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First Days

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We arrived in Budapest mid afternoon of January 14. Light snow but quick trip by taxi to our apartment in District XIII where we were met by Dora, who works with our program, and David, who manages our apartment rentals for the program. The evening photograph below is from our first night. So amazing to look out at the Danube — a large bay window in the bedroom and french doors to a small balcony off the living room — and across to Margit Island. Boat and barge traffic has kept us glued to the windows for the first couple of days as we regulate our bodies to Budapest time.

Our part of District XIII is residential with mostly Bauhaus apartment buildings — including ours– facing the river. An architectural museum of the style.

http://www.budapestarchitect.com/text/bauhaus/bauhausoverzicht_en.php#.UPmA3aW5dSU

I’ll do a photographic study of the area soon since the facades are so beautiful in their simplicity and ornamentation. One street back is a tree-lined street, Pozsonyi ut, with interesting shops, a nice grocery, an excellent produce shop, and many neighborhood restaurants. We are a short walk to the 4/6 Tram Stop at Margaret Bridge and the #2 Tram that is often called the most beautiful tram ride in Europe because it runs along the river with mostly unobstructed views.

We’ve spent some time exploring our neighborhood and getting things organized at Corvinus for the start of the semester.

I’ll write a lot about food in this blog so lets begin: We had an early dinner at Pozsonyi Kisvendéglő Radnóti Miklós St 38 on Tuesday. It is less than a block from the apartment, a traditional neighborhood restaurant with gargantuan proportions of traditional Hungarian dishes for unbelievably cheap prices. We had appetizers and entrees plus a decent bottle of wine for about $35 US total. The appetizers would have been a substantial meal by themselves, with the Hortobagy pancakes(with minced meat and sour cream) worth a trip by itself. Angela’s chicken cutlet with potatoes were tasty and tender and could serve three; and my roast “pork bits” with sour cabbage and potatoes were yummy and substantial. The place itself is old world with dark wood booths, red checkered cloths on tables, friendly service, and lots of locals — apparently regulars — and reserved tables. It will definitely be a regular spot for us but we already learned to order half as much next time.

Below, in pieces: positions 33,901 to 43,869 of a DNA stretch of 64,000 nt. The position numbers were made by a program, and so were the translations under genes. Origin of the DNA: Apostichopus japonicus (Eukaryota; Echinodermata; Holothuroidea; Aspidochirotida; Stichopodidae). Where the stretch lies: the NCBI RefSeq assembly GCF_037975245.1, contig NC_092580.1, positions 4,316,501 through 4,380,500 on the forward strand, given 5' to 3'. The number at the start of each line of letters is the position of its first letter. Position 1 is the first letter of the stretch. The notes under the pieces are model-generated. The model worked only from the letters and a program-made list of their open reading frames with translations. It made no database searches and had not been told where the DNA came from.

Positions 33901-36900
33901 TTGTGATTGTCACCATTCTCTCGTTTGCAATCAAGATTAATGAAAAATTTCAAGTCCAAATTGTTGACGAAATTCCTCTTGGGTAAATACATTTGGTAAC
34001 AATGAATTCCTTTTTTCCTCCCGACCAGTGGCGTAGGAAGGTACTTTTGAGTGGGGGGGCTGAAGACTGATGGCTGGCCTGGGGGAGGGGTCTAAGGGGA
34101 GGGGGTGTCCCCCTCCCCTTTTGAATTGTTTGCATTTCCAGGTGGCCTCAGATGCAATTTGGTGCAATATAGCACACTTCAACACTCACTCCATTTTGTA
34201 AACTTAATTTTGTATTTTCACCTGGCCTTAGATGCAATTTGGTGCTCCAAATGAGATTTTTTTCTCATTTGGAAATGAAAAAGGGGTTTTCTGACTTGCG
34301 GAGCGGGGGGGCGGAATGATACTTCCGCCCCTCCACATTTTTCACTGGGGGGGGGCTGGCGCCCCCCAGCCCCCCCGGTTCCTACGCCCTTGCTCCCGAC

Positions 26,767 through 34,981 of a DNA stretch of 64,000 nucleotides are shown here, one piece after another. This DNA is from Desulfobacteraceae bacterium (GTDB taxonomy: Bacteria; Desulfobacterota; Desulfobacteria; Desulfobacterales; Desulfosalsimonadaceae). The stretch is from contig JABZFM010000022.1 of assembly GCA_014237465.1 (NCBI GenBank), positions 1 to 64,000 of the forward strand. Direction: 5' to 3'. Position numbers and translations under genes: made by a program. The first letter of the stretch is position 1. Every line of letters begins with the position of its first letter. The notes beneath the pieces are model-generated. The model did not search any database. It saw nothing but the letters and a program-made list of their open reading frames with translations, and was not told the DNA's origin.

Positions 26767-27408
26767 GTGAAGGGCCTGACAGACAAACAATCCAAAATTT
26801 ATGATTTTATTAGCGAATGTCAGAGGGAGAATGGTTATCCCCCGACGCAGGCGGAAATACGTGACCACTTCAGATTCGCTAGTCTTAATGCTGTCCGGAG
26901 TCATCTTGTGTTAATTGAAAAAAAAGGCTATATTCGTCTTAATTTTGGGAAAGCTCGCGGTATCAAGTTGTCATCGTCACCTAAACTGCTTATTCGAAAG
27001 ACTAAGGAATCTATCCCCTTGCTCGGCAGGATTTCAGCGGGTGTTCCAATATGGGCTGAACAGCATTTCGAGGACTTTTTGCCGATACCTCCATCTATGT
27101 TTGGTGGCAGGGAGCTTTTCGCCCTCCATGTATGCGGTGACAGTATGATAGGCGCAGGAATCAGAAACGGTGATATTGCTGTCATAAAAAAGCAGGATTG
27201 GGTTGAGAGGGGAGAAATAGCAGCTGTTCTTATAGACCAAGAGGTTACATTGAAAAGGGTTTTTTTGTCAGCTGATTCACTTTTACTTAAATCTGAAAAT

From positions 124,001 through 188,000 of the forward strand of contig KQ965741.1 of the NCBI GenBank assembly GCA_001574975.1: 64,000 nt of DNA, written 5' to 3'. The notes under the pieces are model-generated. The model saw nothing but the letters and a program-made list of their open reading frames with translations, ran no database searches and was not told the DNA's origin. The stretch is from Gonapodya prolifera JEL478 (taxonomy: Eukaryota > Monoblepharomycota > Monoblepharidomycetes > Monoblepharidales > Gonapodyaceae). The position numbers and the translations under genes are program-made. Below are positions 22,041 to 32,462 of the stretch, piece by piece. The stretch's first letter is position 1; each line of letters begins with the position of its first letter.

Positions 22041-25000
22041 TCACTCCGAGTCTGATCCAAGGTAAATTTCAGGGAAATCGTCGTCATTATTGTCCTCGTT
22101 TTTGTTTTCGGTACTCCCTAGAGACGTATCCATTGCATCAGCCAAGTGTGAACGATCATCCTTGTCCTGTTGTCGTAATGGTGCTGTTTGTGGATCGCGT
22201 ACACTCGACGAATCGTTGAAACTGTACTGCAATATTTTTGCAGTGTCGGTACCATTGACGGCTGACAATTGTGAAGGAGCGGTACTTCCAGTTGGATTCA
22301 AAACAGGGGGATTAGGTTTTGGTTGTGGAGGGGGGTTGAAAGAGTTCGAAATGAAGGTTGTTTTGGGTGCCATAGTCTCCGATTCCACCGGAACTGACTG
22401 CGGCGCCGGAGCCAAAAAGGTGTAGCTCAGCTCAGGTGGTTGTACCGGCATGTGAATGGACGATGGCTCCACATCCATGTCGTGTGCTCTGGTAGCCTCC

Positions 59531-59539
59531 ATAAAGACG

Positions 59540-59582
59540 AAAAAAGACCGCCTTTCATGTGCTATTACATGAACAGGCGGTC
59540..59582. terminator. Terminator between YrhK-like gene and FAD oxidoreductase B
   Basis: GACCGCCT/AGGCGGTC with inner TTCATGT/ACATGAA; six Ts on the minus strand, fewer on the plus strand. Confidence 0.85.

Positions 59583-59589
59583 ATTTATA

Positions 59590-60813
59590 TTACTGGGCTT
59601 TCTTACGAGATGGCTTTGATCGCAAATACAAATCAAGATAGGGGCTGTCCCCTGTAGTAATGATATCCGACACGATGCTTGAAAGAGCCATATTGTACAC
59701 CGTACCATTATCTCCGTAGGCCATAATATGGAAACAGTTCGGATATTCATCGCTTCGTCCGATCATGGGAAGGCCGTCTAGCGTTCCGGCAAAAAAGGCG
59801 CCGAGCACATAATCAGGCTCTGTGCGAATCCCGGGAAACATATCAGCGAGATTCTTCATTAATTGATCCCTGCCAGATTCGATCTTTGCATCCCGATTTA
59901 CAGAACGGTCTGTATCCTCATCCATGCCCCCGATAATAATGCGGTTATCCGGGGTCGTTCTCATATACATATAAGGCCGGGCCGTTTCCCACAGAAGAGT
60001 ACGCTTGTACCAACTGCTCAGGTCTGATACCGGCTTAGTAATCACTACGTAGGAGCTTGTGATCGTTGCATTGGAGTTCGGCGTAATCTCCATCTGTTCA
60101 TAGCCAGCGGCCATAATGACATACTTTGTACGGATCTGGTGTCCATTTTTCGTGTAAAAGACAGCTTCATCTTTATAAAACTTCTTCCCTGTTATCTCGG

I cooked dinner Wednesday and Thursday evening — the kitchen is small but adequate. We have good markets close by but this weekend I’ll shop at the Central Market!!

It was sunny yesterday but grey with light snow off and on today. We stayed in, getting ourselves organized while watching the river.

We did get out for a late lunch/early dinner though, to another neighborhood restaurant two blocks away: Kiskakukk Etterem http://www.kiskakukk.hu/index.nof?o=0&k1=11&nyelvid=2

The restaurant dates to the early 1900s but nicely renovated recently preserving its old world feel — high ceilings, large windows, dark oak paneling, cream colored walls, old photographs of Budapest and some tapestries, old wooden tables etc. A very nice atmosphere. The food is typically Hungarian but slightly lighter/upscale than usual. Service was friendly and nicely paced. I had game soup and crispy goose leg with stewed red cabbage and wonderful onion-mashed potatoes. Yummm. Goose leg is my favorite Hungarian dish and this one was worthy. Angela’s crispy duck breast turned out to be half a duck — way more than we both could handle — and though a tad dry it was very good and she especially like the onion-mashed potatoes. This will be a place to take friends. Also relatively inexpensive: our entree were $11.50 US each.

Our students begin arriving this evening so I will head to the airport to meeting them shortly.

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